FIG. 4 is a partial front view of the helicopter shown in FIG. 3 including the access door shown in FIG. 1 in an open position;

FIG. 5 is an alternative embodiment of a turbine exhaust nozzle that may be used with the gas turbine engine assembly shown in FIG. 1;

FIG. 6 is another alternative embodiment of an exemplary turbine exhaust nozzle that may be used with the gas turbine engine assembly shown in FIG. 1; and

FIG. 7 is a further alternative embodiment of an exemplary turbine exhaust nozzle that may be used with the gas turbine engine assembly shown in FIG. 1.

DETAILED DESCRIPTION OF THE INVENTION

FIG. 1 is a plan view of a helicopter 10 that includes two gas turbine engine assemblies 42 and access doors 12. FIG. 2 is a perspective view of a core engine 40 and exhaust nozzle 76 that may be used with gas turbine engine assembly 42. FIG. 3 is a partial front view of an exemplary helicopter 14 including access door 12 shown in a closed position 16. FIG. 4 is a partial front view of helicopter 14 including access door 12 shown in an open position 22. FIGS. 5, 6, and 7 are alternative embodiments of turbine exhaust nozzles 76 that may be used with gas turbine engine assembly 42.

In the exemplary embodiment, helicopter 14 includes a pair of gas turbine engines 40 that each include an inlet end 44 and an exhaust end 46. Engines 40 are symmetrical with respect to an axis of symmetry 47 extending between engines 40. Core engines 40 are mounted within an engine compartment 48 defined by a helicopter fuselage 50. Specifically, in the exemplary embodiment, gas turbine engine assembly 42 includes core engines 40 and an exhaust assembly 52 that extends downstream from engines 40 for discharging exhaust gases from engines 40. In one embodiment, each core engine 40 is a T58 engine commercially available from General Electric Aircraft Engines, Lynn, Mass. A rear drive shaft 60 extends from engine 40 to a main transmission 62.

Exhaust assembly 52 includes a pair of exhaust nozzle assemblies 70 and suppression system 72. Suppression system 72, as described in more detail below, facilitates suppressing an exhaust infrared signature of gas turbine engine assembly 42 during engine operation. As used herein, the term suppression mean that the infrared signature emanating from gas turbine engine assembly 10 is facilitated to be reduced below a pre-determined threshold value which is indicative of the acquisition, tracking, and/or targeting capability of a particular infrared threat.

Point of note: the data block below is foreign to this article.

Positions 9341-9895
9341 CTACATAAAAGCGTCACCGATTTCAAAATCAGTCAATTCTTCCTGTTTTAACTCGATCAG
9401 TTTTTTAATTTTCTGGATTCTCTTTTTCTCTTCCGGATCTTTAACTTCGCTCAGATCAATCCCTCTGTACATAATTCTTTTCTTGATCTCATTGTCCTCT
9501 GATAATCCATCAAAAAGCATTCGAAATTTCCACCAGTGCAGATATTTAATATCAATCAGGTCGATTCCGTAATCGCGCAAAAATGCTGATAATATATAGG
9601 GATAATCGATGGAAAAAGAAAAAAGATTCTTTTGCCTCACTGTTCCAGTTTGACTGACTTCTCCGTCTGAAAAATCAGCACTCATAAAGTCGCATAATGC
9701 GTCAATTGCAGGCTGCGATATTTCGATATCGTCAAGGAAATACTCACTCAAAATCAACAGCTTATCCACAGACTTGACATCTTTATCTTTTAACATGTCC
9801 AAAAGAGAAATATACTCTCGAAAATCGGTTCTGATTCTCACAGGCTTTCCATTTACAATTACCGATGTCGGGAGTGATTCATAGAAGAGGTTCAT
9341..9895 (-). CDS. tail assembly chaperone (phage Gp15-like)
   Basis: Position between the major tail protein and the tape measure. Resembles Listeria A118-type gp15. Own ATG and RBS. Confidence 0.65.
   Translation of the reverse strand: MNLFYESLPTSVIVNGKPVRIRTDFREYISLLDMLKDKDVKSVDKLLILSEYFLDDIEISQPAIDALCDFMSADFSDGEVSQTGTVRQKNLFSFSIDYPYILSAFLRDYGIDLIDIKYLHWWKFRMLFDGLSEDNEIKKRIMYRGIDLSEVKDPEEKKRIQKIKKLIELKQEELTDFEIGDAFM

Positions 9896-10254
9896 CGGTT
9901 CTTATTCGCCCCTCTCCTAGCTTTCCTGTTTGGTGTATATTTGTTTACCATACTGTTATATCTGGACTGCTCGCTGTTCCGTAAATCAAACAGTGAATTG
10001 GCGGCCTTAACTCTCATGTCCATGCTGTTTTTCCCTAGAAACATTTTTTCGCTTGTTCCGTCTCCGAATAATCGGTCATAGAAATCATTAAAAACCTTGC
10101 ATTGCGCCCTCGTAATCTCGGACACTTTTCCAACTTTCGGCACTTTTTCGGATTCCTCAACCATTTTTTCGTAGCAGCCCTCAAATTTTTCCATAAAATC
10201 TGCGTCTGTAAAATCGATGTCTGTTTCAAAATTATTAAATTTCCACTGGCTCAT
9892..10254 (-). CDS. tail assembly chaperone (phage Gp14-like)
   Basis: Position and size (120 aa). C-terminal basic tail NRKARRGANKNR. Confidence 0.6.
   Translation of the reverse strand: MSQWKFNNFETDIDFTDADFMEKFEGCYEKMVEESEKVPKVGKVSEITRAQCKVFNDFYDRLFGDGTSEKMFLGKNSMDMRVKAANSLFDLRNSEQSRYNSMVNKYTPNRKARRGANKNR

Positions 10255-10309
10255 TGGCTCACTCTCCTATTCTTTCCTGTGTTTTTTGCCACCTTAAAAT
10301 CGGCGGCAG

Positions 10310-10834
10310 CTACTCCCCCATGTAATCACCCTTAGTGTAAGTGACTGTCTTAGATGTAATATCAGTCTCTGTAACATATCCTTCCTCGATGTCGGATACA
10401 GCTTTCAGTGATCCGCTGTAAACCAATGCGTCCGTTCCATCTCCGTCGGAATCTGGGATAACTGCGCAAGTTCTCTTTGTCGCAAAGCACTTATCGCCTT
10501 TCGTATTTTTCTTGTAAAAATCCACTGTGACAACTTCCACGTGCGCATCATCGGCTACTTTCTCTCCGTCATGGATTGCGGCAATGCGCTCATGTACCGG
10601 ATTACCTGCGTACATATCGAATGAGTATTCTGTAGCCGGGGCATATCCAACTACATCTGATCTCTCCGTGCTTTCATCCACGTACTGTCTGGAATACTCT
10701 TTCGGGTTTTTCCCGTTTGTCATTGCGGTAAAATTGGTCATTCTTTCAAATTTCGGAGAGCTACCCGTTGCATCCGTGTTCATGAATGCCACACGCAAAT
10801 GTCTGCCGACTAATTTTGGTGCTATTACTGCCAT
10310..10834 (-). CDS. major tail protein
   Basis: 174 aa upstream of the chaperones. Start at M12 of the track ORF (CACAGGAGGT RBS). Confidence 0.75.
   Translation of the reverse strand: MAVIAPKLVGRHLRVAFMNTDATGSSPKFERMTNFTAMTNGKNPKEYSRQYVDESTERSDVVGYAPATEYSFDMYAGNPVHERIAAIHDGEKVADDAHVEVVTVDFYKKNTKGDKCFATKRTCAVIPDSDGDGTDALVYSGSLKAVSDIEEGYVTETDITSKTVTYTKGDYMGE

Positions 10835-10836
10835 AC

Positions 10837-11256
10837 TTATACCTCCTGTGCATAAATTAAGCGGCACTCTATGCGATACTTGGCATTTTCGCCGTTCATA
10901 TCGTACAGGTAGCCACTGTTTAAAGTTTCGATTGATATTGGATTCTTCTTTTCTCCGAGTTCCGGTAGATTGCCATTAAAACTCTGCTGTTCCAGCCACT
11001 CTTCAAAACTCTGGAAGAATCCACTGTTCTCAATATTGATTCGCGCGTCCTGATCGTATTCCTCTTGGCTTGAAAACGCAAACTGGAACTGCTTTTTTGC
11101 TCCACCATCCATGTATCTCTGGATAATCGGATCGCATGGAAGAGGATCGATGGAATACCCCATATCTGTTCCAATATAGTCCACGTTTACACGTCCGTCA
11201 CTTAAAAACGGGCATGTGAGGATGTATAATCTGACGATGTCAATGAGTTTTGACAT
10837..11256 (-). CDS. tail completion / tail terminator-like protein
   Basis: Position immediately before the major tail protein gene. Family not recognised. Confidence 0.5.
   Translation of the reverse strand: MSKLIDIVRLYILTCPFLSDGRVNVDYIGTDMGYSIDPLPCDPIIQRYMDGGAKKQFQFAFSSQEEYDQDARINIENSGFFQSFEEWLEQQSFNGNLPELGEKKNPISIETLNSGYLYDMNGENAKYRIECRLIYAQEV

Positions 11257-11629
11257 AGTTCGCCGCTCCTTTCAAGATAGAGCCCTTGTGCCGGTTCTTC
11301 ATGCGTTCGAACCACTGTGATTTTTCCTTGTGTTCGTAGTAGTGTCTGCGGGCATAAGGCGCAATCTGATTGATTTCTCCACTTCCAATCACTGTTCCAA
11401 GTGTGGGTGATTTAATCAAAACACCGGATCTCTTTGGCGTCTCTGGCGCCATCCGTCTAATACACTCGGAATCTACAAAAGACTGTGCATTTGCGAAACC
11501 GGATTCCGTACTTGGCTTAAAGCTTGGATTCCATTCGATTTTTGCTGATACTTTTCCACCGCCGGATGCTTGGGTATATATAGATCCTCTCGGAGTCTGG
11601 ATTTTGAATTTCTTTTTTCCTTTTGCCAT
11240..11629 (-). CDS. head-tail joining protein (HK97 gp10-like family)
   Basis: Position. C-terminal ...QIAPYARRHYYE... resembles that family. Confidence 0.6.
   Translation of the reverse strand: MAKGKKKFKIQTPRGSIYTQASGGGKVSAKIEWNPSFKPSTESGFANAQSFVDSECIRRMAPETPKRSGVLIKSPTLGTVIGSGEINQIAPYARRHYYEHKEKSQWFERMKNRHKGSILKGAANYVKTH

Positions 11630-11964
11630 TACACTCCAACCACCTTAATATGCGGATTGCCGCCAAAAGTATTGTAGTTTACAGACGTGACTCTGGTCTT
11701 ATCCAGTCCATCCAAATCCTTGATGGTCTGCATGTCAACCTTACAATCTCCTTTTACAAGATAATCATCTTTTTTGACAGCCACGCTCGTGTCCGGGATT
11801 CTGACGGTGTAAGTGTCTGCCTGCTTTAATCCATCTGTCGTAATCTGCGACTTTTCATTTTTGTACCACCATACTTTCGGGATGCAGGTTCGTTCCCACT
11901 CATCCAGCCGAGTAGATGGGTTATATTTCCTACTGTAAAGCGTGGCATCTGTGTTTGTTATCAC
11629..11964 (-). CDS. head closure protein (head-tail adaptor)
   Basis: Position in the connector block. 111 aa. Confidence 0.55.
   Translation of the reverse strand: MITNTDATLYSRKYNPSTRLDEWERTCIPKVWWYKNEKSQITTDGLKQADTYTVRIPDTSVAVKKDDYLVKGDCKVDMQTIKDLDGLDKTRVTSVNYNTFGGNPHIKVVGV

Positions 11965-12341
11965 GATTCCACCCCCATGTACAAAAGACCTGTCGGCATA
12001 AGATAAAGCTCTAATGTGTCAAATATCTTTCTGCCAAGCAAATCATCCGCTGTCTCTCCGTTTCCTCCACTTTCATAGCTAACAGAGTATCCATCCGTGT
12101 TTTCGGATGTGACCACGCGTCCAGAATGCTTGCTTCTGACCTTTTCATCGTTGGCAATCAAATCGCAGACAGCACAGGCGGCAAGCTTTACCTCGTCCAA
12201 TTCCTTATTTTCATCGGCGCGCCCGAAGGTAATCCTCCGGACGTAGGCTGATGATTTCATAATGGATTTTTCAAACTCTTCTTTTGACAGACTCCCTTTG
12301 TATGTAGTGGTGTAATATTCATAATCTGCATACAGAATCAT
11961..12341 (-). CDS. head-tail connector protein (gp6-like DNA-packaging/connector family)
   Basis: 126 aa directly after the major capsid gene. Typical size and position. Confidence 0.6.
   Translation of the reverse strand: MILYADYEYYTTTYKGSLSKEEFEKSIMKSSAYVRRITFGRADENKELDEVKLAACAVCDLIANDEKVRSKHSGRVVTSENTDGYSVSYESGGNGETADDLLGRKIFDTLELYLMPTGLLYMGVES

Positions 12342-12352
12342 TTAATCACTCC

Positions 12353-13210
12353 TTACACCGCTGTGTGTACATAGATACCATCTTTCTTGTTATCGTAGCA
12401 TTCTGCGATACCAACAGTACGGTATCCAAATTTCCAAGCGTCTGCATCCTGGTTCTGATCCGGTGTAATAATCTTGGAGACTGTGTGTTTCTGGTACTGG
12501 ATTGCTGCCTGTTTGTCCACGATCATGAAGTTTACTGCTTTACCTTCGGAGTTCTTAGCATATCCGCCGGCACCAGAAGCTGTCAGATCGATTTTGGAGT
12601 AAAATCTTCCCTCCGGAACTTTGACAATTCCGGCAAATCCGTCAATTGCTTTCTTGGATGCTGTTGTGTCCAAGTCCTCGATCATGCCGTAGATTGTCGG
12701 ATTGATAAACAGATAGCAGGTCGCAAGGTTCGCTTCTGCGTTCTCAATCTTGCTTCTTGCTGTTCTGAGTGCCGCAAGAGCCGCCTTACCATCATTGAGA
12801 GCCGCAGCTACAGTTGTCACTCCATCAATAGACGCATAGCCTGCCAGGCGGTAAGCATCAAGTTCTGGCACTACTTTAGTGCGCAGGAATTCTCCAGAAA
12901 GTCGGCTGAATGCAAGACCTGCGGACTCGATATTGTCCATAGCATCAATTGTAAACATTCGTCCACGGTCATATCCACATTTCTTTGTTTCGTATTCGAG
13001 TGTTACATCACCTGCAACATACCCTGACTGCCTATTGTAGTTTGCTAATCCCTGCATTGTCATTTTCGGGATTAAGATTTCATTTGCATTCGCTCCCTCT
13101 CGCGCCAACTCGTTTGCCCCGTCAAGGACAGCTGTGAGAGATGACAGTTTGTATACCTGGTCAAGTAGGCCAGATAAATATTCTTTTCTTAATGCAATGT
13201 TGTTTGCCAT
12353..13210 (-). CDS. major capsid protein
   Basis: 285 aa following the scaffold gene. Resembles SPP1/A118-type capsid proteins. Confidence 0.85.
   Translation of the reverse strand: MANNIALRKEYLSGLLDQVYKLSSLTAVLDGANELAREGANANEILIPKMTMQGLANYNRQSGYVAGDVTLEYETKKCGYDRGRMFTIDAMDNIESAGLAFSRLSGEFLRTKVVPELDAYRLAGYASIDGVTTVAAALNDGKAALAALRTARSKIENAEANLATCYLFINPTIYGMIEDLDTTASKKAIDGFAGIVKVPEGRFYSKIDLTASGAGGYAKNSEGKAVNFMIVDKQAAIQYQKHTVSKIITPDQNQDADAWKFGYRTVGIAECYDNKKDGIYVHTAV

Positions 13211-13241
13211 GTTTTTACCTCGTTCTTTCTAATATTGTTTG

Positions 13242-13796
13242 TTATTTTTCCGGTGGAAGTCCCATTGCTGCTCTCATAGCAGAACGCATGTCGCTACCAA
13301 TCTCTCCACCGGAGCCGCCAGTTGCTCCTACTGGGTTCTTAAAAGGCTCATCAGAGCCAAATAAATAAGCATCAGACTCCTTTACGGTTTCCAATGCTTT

Each exhaust nozzle assembly 70 includes a turbine rear frame housing 75 that includes a drive shaft tunnel 74, and a primary nozzle 76. Specifically, exhaust discharged from each engine 40 is initially channeled through rear frame housing 75 and around drive shaft tunnel 74 prior to entering primary nozzle 76. In the exemplary embodiment, each drive shaft tunnel 74 is integrally formed with an elbow 78 such that exhaust entering each rear frame 75 is discharged outwardly at an oblique angle θ measured with respect to axis of symmetry 47. More specifically, in the exemplary embodiment, angle θ is approximately sixty degrees.

Exhaust discharged from engines 40 is channeled into a pair of primary nozzles 76 that are each coupled to turbine rear frame housing 75. In the exemplary embodiment, each primary nozzle is a single-wall nozzle that includes an elbow 82. Elbow 82 causes the direction of exhaust flowing through nozzle 76 to be discharged in a direction that is substantially parallel to centerline axis of symmetry 47. Accordingly, a length LN of primary nozzle 76, measured between an inlet end 84 and a discharge end 86 that is downstream from inlet end 84, is variably selected to enable flow to be discharged substantially axially therefrom. Moreover, nozzle length LN ensures that an exit aperture defined at nozzle discharge end 86 is oriented substantially perpendicularly to a direction of exhaust flow discharged therethrough. In addition, the combination of elbow 82 and nozzle length LN causes nozzle 76 to extend through fuselage 50 such that exhaust discharged from nozzle 76 is accelerated and then discharged adjacent an external surface 98 of fuselage 50. In an alternative embodiment, depending on the application of gas turbine engine assembly 10, flow through rear frame 75 and primary nozzles 76 remains substantially axial, as neither rear frame 75 and/or primary nozzles 76 include respective elbows 78 and 82.

A cross-sectional area defined of the nozzle exit aperture defined at discharge end 86 may be any cross-sectional shape that enables nozzle 76 to function as describe herein. More specifically, the nozzle exit aperture facilitates inducing mixing of exhaust flow discharged therefrom, without promoting an outward propagation of exhaust gases discharged therefrom. For example, as shown in FIGS. 5 and 6, the nozzle exit aperture cross-sectional area may be, but is not limited to being, circular, elliptical, rectangular, or daisy-shaped. Additionally, discharge end 86 may also include other mixing enhancement features such as, but not limited to, lobes, scalloped edges, turbulators, and/or chevrons. Moreover, in another alternative embodiment, discharge end 86 includes a convergent lobe design which facilitates mixing exhaust gases discharged therethrough with ambient cooling air introduced to gas turbine engine assembly 10, as described in more detail below.